3. Supplementary reading 11 items
      1. The way of the masks - Claude Levi-Strauss 1983, c1982

        Book Recommended reading

      2. The structural study of myth - Claude Levi-Strauss 1968

        Book Recommended reading

      3. Totemism - Claude Levi-Strauss 1969

        Book Recommended reading

      4. Levi-Strauss, Claude. Mythologiques I–IV (trans. John Weightman and Doreen Weightman)

        That is to say:

      5. The raw and the cooked ; translated from the French by John and Doreen Weightman - Claude Lévi-Strauss 1983

        Book Recommended reading

      6. Introduction to a science of mythology: 2: From honey to ashes - Claude Lévi-Strauss 1973

        Book Recommended reading

      7. Introduction to a science of mythology: 3: The origin of table manners - Claude Lévi-Strauss 1978

        Book Recommended reading

      8. The naked man - Claude Lévi-Strauss 1990

        Book Recommended reading

      9. Lévi-Strauss - Edmund Ronald Leach, James Laidlaw 1996

        Book Recommended reading

      10. Readings for a history of anthropological theory 2017 (electronic resource)

        Book Recommended reading Leach, E. 2001. Structuralism in social anthropology

  6. Week 6: Turner and Dramaturgy 14 items
    1. A student of Max Gluckman's of the Manchester School of the 1960's, Victor turner went beyond his mentor's theory of 'rites of rebellion' in Africa, developing the French historian van Gennep's theory of rites of passage to describe life crisis rituals as effecting real transitions in the life of the individual and wider society. This lecture examines Turner's theory of dramaturgy in relation to the Ndembu of Zambia among whom he worked.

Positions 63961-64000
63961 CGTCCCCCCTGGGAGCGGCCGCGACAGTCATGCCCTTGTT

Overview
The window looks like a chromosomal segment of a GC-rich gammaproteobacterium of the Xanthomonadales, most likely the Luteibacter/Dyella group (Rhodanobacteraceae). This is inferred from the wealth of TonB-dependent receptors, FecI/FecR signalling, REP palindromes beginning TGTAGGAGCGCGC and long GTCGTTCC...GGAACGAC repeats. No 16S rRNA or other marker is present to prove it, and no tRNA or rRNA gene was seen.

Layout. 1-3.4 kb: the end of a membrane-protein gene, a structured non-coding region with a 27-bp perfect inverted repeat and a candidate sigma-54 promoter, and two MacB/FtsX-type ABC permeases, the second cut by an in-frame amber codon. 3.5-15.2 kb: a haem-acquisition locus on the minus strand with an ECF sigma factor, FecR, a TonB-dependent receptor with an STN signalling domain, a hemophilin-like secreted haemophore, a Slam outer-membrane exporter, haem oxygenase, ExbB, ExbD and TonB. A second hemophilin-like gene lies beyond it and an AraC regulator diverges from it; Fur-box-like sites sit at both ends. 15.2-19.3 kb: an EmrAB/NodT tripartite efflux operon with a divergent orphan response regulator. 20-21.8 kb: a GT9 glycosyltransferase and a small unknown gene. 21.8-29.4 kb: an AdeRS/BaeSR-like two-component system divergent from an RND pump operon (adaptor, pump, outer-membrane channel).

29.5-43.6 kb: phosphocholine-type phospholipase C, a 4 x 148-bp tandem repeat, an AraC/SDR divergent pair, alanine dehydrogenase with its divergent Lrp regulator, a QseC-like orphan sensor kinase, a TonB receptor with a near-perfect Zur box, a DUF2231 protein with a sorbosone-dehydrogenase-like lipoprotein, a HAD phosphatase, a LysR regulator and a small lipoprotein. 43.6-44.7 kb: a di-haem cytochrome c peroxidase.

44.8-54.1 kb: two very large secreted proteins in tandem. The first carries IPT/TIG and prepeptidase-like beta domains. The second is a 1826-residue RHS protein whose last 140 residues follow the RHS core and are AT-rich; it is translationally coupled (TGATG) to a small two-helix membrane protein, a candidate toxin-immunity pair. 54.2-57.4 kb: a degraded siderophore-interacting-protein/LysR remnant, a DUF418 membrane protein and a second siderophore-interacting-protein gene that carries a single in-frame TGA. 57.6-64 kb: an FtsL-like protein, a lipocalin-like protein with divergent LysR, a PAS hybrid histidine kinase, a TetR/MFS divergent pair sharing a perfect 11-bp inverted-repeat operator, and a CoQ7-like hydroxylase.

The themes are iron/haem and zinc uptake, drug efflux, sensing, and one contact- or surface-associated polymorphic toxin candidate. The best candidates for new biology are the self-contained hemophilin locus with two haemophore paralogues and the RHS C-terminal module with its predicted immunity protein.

2. Essential reading 2 items
      1. The forest of symbols: aspects of Ndembu ritual - Victor Turner 1967

        Chapter Essential reading Read Chapter VII, pp.151-279, Mukanda: The Rite of Circumcision.

      2. The ritual process: structure and anti-structure - Victor W. Turner 1969

        Book Essential reading Read chapter Liminality and Communitas, pages 94-130.

    3. Supplementary reading 11 items
      1. Order and rebellion in tribal Africa: collected essays with an autobiogrraphical introduction

        Chapter Recommended reading Read chapter 3, pp 110-136 Rituals of rebellion in South-East Africa.

      2. Islam and Muslim politics in Africa - Benjamin F. Soares, Renâe Otayek 2007

        Book Recommended reading Masquelier, Adeline. 2007. ‘Negotiating futures: Islam, youth and the state in Niger,’

      3. Chisungu: a girl's initiation ceremony among the Bemba of Zambia - Audrey I. Richards 1995 (electronic resource)

        Book Recommended reading

      4. The drums of affliction: a study of religious processes among the Ndembu of Zambia - Victor Turner, International African Institute 1981

        Book Recommended reading